Denver’s new plan gives its neediest students a shot at coveted schools, but waitlists could grow

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McAuliffe International School, North Park Hill, Feb. 15, 2018. (Kevin J. Beaty/Denverite) denver; colorado; denverite; kevinjbeaty; school; education; north park hill; students;

By Melanie Asmar, Chalkbeat

Denver has a new plan to ensure some of its neediest students get spots in its best schools – but it will require a potentially controversial tradeoff.

The district has increased tenfold the number of seats it holds open for students who move over the summer, which will bump other students onto waitlists at some of the most popular schools.

Denver Public Schools claims its approach is the most ambitious in the country for combating the problem of late-arriving students – who are more likely to be living in poverty and struggling academically – getting stuck in the lowest-performing schools. The highest-performing schools tend to fill up first when families choose schools for the following year.

“This is a real big step forward in enrollment equity,” Superintendent Tom Boasberg said.

This new effort is just one of the ways Colorado’s largest district is trying to increase socioeconomic integration in its schools. About 67 percent of Denver’s 92,600 students come from low-income families, but they are not evenly represented in all 200 district schools. What’s more common is that schools either serve a mostly affluent student body or a mostly poor one.

The move to reserve 2,500 seats across all schools for late-arriving students is bigger than another recent effort that has affluent schools give preference to students from low-income families who want to enroll but don’t live in the boundary.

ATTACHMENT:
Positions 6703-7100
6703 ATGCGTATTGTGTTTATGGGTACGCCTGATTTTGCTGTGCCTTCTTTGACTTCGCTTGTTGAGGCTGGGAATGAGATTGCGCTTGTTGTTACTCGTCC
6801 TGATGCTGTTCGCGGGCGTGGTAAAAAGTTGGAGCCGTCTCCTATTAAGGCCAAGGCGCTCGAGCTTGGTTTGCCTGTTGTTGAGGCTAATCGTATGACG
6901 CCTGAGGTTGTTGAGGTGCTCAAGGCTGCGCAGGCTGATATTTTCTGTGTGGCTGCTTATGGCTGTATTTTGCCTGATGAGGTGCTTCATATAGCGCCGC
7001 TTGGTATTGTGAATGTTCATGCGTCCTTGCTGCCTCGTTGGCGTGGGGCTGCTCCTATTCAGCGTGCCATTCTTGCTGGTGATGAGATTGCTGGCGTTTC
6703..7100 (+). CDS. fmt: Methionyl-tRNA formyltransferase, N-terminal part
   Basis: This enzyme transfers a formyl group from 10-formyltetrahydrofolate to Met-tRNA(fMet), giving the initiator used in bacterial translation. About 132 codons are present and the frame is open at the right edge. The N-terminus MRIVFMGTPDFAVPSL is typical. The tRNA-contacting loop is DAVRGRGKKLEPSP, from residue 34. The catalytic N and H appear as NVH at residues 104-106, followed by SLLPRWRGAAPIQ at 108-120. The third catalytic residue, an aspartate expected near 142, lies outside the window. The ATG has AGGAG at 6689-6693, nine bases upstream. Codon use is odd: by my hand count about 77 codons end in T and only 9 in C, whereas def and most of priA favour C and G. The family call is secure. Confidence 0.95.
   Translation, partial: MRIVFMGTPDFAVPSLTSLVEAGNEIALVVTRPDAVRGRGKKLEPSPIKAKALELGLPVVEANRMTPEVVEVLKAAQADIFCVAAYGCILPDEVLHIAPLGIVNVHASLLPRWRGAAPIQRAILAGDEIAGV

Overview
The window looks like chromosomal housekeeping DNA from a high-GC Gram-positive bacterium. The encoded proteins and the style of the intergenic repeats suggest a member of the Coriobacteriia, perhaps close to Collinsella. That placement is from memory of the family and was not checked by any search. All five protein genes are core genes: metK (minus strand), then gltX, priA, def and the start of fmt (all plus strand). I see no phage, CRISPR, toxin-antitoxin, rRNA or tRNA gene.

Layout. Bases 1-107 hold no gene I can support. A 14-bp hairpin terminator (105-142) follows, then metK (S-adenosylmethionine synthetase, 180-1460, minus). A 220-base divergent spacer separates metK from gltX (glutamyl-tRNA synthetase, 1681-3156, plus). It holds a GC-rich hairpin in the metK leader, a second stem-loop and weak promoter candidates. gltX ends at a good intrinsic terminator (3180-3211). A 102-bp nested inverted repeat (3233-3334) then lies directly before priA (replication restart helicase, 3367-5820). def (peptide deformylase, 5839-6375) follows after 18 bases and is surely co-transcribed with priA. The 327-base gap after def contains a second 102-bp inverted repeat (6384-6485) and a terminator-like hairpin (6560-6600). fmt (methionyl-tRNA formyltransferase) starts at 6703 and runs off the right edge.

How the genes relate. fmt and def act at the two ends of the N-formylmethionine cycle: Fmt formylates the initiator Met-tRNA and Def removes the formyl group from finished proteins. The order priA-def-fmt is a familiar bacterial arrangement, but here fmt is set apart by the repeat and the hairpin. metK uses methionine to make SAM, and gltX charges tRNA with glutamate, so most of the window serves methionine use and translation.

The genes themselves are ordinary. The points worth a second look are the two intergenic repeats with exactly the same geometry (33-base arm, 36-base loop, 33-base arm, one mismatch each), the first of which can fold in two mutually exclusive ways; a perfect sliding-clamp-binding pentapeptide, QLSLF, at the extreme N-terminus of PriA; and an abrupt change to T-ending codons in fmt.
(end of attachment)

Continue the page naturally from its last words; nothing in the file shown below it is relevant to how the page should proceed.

About 10,000 Denver students change schools between the end of the school year and the beginning of the next, according to district data. That’s more than 10 percent of the entire student population. Sometimes, students move to Denver from another city or state. More often, their families are forced to relocate from one neighborhood to another because of circumstances such as eviction or rising rent, a common occurrence in the gentrifying city.

In the past, the district reserved 250 seats for late-arriving students. The seats aren’t for students who move and enroll at their nearby school, which is required to take them.

Rather, seats are saved for new arrivals who don’t want to go to the school down the block because it has low test scores, or because they want to attend a school with a special focus, or for some other reason. The district encourages families to choose the school that’s best for their child, and its common enrollment system allows families to use a single form to request to attend any district-run or charter school in Denver.

Families start choosing schools in February for the following fall. If the district doesn’t reserve seats at popular and high-performing schools, there’s a good chance those schools will fill up – and students who arrive in the spring or summer would be shut out.

The reserved seats are also for students living in “enrollment zones,” which are geographic groupings of schools. The district created enrollment zones in part to increase integration by mixing students from different neighborhoods together. Students who live in zones rank their top school choices within the zone and are guaranteed a spot at one of them.

But not all schools in every zone are equal academically. If three schools in a zone are high-performing and two are low-performing, the high-performing schools are likely to fill up first. District officials want to make sure students who moved into a zone over the summer aren’t funneled into the low-performing schools simply because they have room.

The reservation system has worked, but when district analysts began digging into the data, they discovered 250 seats weren’t nearly enough, said Brian Eschbacher, the district’s executive director of planning and enrollment services, which oversees school choice.

District officials had heard anecdotally that a huge number of students arrived over the summer each year. But the data allowed them to quantify that number, Eschbacher said. Analysts also discovered the students were more likely to have high needs.